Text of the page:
Text by Constanza Monterrubio Solís
Photos by Inanc Tekguc
Preparing and sharing food is one of the many nourishing activities that rural women carry out day by day. The diversity of grains used, cultivation methods, processing techniques, and preparation preferences are elements that tell us powerful stories about local biocultural traditions. The social and geographical contexts of food are a reflection not only of local systems, where women are important decision-makers, but also of a broader picture of regional and global processes. Rural women everywhere are shaping and adapting their practices in a constant dialogue with these larger dynamics, with the result that many traditional foodways are in a state of transition.
Rural women everywhere are shaping and adapting their practices, with the result that many traditional foodways are in a state of transition.
Chiapas, in southern Mexico, is no exception. It is not easy to capture the lush biocultural diversity of places such as Chiapas. Each corner of this region displays an exuberant variety of shapes, colors, aromas, and flavors that capture every sense and give evidence of the close relationship between the local cultures and the territory.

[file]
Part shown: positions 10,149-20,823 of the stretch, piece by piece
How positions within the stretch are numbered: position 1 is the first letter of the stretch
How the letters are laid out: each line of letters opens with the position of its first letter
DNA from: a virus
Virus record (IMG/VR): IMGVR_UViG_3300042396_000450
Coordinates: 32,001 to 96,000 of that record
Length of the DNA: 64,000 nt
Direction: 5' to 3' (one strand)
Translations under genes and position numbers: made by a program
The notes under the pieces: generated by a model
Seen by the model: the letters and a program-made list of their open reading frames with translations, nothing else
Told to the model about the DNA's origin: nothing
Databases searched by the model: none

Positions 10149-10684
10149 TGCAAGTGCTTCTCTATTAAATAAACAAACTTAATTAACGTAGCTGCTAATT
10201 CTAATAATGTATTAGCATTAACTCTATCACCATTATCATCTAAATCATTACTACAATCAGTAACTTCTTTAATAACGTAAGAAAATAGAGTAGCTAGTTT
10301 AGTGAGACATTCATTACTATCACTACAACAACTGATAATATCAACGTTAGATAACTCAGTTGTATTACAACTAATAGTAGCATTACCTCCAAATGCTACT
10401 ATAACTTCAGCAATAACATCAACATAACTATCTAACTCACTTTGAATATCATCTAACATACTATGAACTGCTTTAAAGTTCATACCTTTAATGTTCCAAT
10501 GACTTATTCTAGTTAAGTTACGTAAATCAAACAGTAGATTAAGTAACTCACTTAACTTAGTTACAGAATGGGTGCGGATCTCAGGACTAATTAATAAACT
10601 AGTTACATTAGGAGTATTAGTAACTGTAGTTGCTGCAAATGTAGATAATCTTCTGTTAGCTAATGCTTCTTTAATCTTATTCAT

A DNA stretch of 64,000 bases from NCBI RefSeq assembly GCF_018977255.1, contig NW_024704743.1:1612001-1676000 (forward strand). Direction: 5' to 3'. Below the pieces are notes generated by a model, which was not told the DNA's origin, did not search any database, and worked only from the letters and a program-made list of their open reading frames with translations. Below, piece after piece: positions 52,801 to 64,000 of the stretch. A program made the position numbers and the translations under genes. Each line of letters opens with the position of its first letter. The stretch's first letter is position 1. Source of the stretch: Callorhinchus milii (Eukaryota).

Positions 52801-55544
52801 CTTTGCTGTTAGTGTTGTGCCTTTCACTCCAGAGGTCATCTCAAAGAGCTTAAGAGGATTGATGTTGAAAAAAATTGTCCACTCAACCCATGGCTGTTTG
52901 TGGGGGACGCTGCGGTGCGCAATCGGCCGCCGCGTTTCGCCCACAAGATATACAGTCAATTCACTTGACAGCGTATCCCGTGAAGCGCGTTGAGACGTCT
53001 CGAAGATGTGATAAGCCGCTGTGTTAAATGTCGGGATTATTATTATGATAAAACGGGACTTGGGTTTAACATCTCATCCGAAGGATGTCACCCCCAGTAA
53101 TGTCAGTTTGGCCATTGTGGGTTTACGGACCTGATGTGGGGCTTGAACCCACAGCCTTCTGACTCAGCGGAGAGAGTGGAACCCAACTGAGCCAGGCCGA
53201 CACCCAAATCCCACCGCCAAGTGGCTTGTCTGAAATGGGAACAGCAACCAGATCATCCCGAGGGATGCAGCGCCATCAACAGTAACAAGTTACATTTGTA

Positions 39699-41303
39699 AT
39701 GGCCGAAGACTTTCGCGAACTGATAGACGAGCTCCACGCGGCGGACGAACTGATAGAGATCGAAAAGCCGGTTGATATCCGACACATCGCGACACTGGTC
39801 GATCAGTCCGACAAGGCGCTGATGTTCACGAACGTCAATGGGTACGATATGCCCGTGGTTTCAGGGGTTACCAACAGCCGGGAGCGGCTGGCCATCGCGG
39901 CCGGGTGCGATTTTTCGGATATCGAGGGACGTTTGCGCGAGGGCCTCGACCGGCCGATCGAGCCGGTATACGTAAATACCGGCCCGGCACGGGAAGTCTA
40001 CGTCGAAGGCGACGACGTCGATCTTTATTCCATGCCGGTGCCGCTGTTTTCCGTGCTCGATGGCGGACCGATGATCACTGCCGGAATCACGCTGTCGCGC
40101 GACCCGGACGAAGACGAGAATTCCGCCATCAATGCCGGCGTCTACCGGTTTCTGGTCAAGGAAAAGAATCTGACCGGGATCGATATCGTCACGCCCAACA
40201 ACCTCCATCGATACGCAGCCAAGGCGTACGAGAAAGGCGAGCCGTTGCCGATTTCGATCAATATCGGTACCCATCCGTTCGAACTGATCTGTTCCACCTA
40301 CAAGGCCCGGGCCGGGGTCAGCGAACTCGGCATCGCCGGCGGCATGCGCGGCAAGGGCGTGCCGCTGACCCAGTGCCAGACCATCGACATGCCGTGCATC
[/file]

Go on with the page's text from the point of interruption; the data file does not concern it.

In honor of that humbling diversity, this article can only refer to the transitions of a food landscape that is generally representative of Chiapas’ Highlands. The story of Gaby in San José, municipality of San Cristobal de las Casas, is only a small sample showing the ongoing transitions in the Highlands of Chiapas, with a growing city and the consequent pressures related to the land and access to natural goods such as firewood and drinking water. It illustrates how women draw from their biocultural memory to keep their relationship with food, especially with corn, alive and thriving.
Daily Life for Women in San José
In San José, days normally start at five or six in the morning, when women light the fire and rinse the corn that was left soaking with charcoal on the stove the previous night. This process is called nixtamalization, and it allows the nutrients of the corn to become more readily available for the human body. After rinsing the corn four times, women grind it in their own mills or in one of a relative or neighbor. Once the dough is ready, women start making tortillas for breakfast.